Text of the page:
The setup is stuff of horror legend, and is a sort of loose remake of those classic werewolf movies from the 1950s, given a modern twist that still works today, almost 40 years later. The fact the effects work still stands up is very much down to the sheer skill of makeup wiz Rick Baker (who got an Oscar for his trouble). Jenny Agutter is here as a (particularly attractive) nurse who befriends and quickly falls for David and her relationship with the would-be monster is convincing and quite touching. It’s also a snappily paced ride, skilfully jumping from one event to the next, and when it’s funny (the bumbling cops, Jack’s deadpan line-delivery “Have you ever talked to a corpse? It’s boring!”) it never feels out of place. The same goes for when it delivers the horror – somehow it just all works. The music should also get a special mention, with each song title having some mention of the moon, and they are all delivered memorably. This is Landis’ best movie, the tone, those classic sequences (the tube station scene) and a simple concept brilliantly put together makes for not just a great horror movie – but one of the ‘great’ movies.
The Blu-ray limited edition I picked from Arrow Video is a collector’s dream. Housed in a hard case and with specially created artwork, a fold-out poster, art cards and a detailed booklet – that’s just the start. The movie, although grainy boasts a new restoration and is in great shape – with impressive detail along with good colour vibrancy and depth in dark scenes. The soundtrack in a choice of the original mono and 5.1. DTS Master Audio has clear dialogue and especially showcases the music cues. Surrounds also come alive during the climactic Piccadilli Circus sequence. Extras consist of two commentaries; one from actors David Naughton and Griffin Dunne, and the other with filmmaker Paul Davis. Add to this several making of/behind the scenes featurettes and interviews with John Landis and Rick Baker, story boards, outtakes etc and this is one impressive package.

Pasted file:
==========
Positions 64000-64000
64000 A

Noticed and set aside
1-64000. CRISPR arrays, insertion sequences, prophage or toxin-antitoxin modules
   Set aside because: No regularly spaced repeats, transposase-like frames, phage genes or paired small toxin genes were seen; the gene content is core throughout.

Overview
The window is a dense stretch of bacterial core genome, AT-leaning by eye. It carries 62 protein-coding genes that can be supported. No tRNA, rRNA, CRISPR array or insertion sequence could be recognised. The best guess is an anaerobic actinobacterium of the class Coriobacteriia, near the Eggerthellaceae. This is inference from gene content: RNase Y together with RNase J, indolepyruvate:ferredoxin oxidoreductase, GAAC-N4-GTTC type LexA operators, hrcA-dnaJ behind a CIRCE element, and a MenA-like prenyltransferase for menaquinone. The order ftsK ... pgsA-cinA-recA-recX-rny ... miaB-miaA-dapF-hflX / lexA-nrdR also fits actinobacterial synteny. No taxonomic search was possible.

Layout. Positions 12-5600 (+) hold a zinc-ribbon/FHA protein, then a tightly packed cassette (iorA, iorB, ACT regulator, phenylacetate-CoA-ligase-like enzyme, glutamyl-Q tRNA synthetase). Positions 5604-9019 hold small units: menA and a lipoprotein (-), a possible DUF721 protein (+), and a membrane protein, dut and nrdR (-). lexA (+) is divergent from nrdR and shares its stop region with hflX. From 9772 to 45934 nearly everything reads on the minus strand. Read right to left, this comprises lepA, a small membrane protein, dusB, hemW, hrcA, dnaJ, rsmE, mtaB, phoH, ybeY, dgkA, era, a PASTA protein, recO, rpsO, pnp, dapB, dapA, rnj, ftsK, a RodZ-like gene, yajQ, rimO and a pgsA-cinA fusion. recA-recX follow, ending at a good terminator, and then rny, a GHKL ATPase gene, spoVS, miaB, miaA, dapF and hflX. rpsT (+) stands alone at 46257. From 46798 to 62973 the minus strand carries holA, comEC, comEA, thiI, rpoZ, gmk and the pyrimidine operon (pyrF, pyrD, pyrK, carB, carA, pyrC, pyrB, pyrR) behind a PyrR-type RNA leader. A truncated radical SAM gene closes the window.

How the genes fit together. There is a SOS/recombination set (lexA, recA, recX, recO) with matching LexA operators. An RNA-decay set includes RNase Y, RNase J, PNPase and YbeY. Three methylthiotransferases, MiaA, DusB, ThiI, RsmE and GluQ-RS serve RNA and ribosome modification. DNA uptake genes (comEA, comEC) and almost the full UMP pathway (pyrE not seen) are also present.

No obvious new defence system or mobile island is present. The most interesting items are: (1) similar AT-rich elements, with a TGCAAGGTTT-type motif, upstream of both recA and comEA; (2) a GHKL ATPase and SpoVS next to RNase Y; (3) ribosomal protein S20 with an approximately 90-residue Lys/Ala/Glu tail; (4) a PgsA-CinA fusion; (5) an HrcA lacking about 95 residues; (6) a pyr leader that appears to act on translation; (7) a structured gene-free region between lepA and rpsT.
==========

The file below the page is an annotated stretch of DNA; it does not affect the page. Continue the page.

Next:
I wasn’t exactly blown away with the surprise sleeper hit that was the first movie, but it was still fun if trashy entertainment with a break out turn from Samara Weaving. However it clearly was popular enough to spawn a sequel. Set three years after the first movie, nerdy kid Cole is now in High School and labelled a bit of a nutcase as he told a lot of people about his babysitter’s satanic blood cult. So yeah he’s having trouble fitting in. One day though his best friend invites him to a getaway on a boat out in the wilderness – yeah, isolated in the middle of nowhere, nothing bad is going to happen, right?
Directed again by McG (Terminator Salvation) this is trying sooooo hard to be a self-referential horror version of Scott Pilgrim vs The World. It has the crazy editing, video game references, and a funky soundtrack. Oh and plenty of CGI gore. The deaths in the last movie were a major plus, and the same goes here – even if they often look incredibly fake. This is not helped by a script that is painfully unfunny, which really needs to be funny. The cast, with many returning faces from last time, are constantly spouting what they think is clever, pop-culture fused dialogue but it has very forced delivery that just falls flat. It all screams of trying too hard.
Don’t get me wrong, I have enjoyed some of McG’s movies in the past, and his style can work given better material … but this just feels lazy. There’s times when it looks like it’s happening on a cheap sound stage, and I could have sworn one bit looked like terrible green screen, and it even has a jump scare that makes zero sense (a peeing gag). The ending was a slight step up, with an interesting twist – but overall this really wasn’t worth it.